The resolution stated, “Despite the Board’s rejection of this proposal, Mr. Freshwater undertook the instruction of his eighth grade science students, as if the suggested policy had been implemented.”

It is puzzling that the board would mention the 2003 proposal as if it was evidence against Freshwater.

It would be ludicrous to suppose that anytime a legislative body, such as a school board, rejected a proposal that the act of rejecting it automatically created an antithetical policy.

To the contrary, in this case, two of the reasons that the school’s Science Curriculum Committee recommended that the board reject the proposal was because, “The board of education policy addresses controversial issues—Freshwater proposal is already addressed;” and the “Proposed [policy] mentioned critical thinking skills—redundant, we’re already doing this.”

Surely Freshwater should have at least been afforded the First Amendment and academic freedom to teach within the school’s own policies and administrative guidelines.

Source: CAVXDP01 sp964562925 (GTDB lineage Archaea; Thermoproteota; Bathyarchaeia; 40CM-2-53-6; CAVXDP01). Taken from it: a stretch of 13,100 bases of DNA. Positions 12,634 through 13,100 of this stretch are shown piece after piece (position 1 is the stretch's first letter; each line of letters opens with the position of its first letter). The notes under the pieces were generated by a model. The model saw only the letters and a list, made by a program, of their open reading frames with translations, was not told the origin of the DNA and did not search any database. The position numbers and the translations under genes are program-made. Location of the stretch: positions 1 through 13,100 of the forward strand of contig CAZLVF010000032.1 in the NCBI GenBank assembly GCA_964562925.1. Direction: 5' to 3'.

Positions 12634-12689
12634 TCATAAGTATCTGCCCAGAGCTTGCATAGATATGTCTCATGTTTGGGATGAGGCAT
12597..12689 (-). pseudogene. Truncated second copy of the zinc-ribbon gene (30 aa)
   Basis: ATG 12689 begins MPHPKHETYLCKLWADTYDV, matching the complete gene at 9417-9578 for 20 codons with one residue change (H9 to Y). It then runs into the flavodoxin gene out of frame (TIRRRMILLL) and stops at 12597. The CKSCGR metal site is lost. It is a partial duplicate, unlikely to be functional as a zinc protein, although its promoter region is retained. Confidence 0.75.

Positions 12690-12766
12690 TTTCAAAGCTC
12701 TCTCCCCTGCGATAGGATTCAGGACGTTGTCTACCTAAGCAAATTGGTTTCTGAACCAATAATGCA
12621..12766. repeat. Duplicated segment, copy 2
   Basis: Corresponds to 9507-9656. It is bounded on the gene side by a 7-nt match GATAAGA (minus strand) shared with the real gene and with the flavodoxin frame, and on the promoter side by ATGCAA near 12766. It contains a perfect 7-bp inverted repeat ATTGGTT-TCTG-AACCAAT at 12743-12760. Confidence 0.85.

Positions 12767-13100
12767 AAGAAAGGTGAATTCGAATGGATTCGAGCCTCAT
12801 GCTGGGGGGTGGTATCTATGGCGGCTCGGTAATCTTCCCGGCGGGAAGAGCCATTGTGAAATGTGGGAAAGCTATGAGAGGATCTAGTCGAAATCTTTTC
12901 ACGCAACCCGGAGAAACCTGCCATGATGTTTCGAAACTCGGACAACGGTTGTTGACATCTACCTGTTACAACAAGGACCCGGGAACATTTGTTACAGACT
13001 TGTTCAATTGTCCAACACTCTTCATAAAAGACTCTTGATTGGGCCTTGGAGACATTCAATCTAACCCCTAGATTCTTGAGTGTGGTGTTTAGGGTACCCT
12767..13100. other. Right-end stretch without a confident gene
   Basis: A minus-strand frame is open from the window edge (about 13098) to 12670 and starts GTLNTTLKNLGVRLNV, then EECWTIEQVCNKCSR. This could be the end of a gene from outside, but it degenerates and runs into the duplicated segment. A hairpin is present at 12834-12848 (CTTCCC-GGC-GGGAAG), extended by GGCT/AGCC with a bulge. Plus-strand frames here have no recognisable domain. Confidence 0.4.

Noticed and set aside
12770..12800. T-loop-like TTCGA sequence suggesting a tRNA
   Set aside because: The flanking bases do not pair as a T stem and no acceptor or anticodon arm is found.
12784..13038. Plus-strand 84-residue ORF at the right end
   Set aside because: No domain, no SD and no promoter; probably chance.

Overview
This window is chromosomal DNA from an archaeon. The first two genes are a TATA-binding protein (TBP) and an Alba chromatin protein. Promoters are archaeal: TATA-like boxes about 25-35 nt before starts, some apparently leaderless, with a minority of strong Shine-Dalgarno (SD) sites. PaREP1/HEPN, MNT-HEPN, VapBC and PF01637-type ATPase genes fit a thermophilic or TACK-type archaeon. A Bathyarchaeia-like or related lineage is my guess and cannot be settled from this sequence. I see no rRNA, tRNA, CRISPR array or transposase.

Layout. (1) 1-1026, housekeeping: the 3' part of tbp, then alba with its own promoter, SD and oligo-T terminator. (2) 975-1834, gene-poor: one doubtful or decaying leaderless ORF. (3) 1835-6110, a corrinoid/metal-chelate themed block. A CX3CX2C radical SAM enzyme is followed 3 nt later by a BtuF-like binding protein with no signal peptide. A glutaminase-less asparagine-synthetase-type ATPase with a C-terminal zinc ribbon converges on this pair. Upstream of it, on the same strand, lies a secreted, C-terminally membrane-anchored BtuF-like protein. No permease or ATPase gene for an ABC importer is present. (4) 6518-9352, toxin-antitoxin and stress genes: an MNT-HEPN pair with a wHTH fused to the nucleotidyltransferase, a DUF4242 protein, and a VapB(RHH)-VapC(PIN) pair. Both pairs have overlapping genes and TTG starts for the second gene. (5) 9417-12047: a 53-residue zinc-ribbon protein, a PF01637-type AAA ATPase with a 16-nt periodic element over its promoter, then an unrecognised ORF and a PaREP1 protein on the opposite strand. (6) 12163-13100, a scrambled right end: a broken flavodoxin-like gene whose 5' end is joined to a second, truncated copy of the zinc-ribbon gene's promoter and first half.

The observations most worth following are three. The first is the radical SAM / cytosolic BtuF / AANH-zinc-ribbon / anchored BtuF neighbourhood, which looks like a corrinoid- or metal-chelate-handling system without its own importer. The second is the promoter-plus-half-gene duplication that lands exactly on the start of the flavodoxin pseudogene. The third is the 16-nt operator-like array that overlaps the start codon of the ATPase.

The Bible on the desk

One of the reasons the school board gave for firing Freshwater was that he did not remove all of the “religious articles” from his classroom.

Freshwater, however, did remove all the items he was directed, in writing, to remove with the exception of his personal Bible.

Especially considering that the school continues to allow other teachers to have a Bible on their desk, it is inconceivable that the presence of Freshwater’s Bible was a violation of the Establishment Clause.

The board’s recent memorandum says Freshwater “removed some of the religious materials but failed, and consistently refused, to remove a religious poster, his Bible, a Living Bible, and the book Jesus of Nazareth.”

The school did not document any order to remove the Colin Powell/George W. Bush poster. The last two books mentioned were from the school’s library.

Apparently, a person should just know that checking out books from the school’s library is cause for being expelled.

Related coverage:

“Freshwater’s Closing Arguments: Allegations Unsubstantiated”

Updates: The section “The First Amendment and academic freedom” has been updated in a few places to clarify a few points.